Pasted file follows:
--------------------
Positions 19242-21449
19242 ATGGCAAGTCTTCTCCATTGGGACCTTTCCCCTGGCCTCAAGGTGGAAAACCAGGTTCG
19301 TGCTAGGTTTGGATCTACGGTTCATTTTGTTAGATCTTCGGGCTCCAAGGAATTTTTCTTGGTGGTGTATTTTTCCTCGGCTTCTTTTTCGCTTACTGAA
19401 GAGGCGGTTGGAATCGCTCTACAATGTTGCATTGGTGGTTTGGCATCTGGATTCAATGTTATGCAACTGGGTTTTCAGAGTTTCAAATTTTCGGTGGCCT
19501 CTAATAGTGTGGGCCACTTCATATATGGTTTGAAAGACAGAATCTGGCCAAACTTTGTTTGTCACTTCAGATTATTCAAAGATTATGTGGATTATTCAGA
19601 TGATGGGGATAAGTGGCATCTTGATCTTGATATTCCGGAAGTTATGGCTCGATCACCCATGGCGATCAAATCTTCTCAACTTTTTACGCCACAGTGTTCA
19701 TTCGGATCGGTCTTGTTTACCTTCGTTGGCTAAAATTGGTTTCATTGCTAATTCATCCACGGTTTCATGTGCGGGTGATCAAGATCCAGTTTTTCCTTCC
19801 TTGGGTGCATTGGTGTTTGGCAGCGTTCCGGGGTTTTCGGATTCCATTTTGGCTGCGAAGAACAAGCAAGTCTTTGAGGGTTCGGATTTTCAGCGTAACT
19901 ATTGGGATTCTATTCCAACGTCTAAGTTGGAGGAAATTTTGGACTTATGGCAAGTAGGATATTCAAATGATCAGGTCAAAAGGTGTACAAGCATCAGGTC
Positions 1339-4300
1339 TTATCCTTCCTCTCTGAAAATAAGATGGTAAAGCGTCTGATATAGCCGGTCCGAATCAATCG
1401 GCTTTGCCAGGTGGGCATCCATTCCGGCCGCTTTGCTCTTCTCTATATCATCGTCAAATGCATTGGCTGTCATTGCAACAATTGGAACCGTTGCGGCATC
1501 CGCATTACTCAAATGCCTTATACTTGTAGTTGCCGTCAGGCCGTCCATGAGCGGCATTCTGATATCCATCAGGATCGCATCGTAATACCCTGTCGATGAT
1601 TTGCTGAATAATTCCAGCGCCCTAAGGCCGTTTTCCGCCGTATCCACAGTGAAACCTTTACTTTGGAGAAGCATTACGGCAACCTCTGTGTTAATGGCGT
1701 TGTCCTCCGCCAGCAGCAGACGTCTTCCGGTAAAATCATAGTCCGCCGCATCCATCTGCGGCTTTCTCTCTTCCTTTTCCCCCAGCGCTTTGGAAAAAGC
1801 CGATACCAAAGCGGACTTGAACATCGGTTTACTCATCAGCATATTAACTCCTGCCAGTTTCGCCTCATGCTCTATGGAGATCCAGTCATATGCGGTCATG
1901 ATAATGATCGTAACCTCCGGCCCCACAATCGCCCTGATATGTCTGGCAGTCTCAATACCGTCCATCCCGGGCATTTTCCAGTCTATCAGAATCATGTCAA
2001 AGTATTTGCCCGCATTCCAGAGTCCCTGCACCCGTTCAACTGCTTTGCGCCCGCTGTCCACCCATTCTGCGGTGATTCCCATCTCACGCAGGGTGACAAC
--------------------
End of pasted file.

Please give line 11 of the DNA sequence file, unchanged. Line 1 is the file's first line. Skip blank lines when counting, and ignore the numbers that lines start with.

1339 TTATCCTTCCTCTCTGAAAATAAGATGGTAAAGCGTCTGATATAGCCGGTCCGAATCAATCG